There hadn’t been any specific signs to suggest the family’s car had entered the river, but many started to believe that’s what had happened.
A fortnight after the Martins had vanished, a small lead emerged for authorities to pore over. A letter showed up at the family home, which contained a receipt.
It was from the gas station, and it confirmed that Ken had filled up five gallons the day the family went missing. No other transactions were recorded in their bank account after that point.
The receipt proved the family had been in Cascade Locks, but it did little else. What might initially have seemed like a promising lead soon faded to nothing.
The trail went cold, though plenty of alleged sightings were claimed all over the United States. None of them proved especially useful to the investigation.
A couple of months had passed since the family’s disappearance when a new lead emerged. In February 1959 tire tracks in the ground were found at the top of a cliff towering above the Columbia River — and they seemed to match the Martin family’s vehicle.
Worse, they appeared to lead right off the edge into the waters below.
Initial searches of the river came to nothing, at first, but in May a grim discovery was finally made. On the second day of the month, two people spotted human remains in the water.
The worst had finally been confirmed: these were the bodies of Susan and Virginia, the family’s 11- and 13-year-old girls.
Official records stated that the girls had both drowned, but more sinister rumors also emerged. One person claimed to have seen a wound on each child’s head, which he felt had been caused by a bullet.
The medical examiner, though, never confirmed this idea, nor did the police.
What the examiner did manage to confirm, though, was that the girls had consumed burgers and fries shortly before they died, backing up what waitress Clara York had testified. But that’s not all: traces of aluminum and other metals were noted on Susan’s clothes.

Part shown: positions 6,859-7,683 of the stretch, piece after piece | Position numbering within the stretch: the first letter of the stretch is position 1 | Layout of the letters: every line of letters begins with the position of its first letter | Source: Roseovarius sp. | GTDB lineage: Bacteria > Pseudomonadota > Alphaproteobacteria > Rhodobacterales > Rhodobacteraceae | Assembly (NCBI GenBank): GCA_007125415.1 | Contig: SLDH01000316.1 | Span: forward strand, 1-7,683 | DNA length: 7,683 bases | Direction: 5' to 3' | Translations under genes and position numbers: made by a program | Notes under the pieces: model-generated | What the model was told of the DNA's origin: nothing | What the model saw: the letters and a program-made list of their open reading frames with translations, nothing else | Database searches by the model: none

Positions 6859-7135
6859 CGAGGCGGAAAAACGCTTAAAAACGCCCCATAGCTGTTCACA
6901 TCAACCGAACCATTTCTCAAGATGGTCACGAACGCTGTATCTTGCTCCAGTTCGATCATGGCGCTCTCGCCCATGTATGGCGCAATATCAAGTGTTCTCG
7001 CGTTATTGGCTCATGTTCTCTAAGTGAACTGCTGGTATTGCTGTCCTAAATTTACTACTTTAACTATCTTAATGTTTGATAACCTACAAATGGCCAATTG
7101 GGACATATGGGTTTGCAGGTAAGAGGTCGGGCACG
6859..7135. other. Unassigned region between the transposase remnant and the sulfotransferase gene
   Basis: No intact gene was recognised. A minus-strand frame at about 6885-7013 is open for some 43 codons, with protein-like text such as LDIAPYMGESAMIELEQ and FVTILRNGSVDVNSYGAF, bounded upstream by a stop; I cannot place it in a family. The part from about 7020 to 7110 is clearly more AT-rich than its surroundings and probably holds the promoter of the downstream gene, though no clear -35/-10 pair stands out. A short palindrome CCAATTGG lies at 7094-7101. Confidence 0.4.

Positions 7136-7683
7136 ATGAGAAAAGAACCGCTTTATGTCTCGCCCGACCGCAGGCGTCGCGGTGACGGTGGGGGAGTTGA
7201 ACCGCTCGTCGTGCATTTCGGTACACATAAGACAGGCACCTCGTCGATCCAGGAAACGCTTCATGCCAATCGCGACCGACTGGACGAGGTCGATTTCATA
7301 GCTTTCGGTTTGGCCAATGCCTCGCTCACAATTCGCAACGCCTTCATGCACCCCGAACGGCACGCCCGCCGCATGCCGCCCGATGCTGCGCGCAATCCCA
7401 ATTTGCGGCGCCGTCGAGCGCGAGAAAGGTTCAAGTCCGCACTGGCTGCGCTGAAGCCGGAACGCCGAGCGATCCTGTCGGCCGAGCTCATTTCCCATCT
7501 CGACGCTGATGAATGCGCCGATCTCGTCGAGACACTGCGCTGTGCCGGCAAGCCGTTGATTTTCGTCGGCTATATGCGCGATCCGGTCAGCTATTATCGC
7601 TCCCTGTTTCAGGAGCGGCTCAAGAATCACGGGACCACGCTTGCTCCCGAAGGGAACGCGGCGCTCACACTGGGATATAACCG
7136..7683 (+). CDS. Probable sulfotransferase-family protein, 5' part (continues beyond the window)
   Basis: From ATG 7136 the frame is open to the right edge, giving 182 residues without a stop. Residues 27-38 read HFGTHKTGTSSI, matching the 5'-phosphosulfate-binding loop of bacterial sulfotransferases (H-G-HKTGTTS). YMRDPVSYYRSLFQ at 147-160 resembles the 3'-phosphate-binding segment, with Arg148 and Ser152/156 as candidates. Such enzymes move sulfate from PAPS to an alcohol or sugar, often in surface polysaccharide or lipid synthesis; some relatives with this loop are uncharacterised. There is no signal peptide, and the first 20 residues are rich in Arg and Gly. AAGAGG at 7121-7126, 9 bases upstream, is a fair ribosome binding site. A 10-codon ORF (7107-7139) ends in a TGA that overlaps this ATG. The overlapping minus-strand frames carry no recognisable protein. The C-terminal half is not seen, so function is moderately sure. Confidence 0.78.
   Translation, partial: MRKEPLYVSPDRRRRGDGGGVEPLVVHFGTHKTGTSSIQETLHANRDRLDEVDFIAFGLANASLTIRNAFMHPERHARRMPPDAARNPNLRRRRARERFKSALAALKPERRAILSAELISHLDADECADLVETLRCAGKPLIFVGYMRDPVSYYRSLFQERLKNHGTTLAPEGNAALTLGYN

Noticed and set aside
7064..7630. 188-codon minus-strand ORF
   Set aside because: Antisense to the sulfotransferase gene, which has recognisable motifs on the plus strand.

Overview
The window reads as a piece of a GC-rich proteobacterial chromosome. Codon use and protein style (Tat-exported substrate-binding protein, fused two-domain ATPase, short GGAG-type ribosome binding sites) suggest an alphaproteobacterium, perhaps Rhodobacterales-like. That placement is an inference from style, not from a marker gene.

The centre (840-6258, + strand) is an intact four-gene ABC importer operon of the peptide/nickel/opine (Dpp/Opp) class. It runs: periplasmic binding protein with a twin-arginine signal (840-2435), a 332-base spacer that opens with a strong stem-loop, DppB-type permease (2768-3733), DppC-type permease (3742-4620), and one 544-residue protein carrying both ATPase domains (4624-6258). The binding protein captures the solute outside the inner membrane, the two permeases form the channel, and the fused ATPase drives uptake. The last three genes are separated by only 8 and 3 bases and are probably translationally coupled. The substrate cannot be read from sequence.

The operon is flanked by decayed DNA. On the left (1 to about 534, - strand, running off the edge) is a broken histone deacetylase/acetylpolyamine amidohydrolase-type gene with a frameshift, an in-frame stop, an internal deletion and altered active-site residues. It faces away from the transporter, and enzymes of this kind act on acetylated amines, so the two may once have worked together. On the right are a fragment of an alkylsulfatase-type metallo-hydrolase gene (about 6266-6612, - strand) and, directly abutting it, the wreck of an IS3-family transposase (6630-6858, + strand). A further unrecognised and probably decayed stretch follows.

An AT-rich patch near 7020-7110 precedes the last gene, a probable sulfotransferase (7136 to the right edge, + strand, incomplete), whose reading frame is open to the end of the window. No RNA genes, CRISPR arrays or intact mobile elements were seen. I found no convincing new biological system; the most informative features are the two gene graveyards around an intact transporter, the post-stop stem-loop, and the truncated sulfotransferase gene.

Was this relevant? Investigators had to consider everything.
Not long after the girls’ remains were recovered from the river, the medical examiner started to receive anonymous phone calls. This was according to the examiner himself, who said these calls were not of a friendly nature.
On the contrary, he was reportedly threatened by what sounded like a young guy on the other end of the line. This person, if the examiner is to be believed, didn’t want any more Martins to be identified, should any more bodies show up.
Another odd part of this story is what happened to the girls’ remains. They were cremated, but for the following ten years nobody ever claimed them.
Someone finally did in 1969, but we don’t know who. This seems pretty weird, especially when we know the girls had living family members. Their brother Donald, after all, had been in New York when they disappeared: he was still alive.
Another odd thing about Donald is that he never even returned from New York to aid in the search for his family. He later claimed his aunt had told him not to come, but this aunt then denied that was the case.
In fact, she said she couldn’t wrap her head around why he hadn’t come.
Donald didn’t even show up to a service in memory of sisters. His reason wasn’t exactly convincing: he said he got the dates wrong.
It’s fair to suggest his behavior looked off. The KOIN 6 TV network reported that he’d told the authorities, “I know of no one who would murder my folks or no reason for it, but I don’t see how it could have been an accident.”
If we’re looking for motives, though, there’s always money to consider. And after the Martins were gone, their only living member was set to inherit a lot.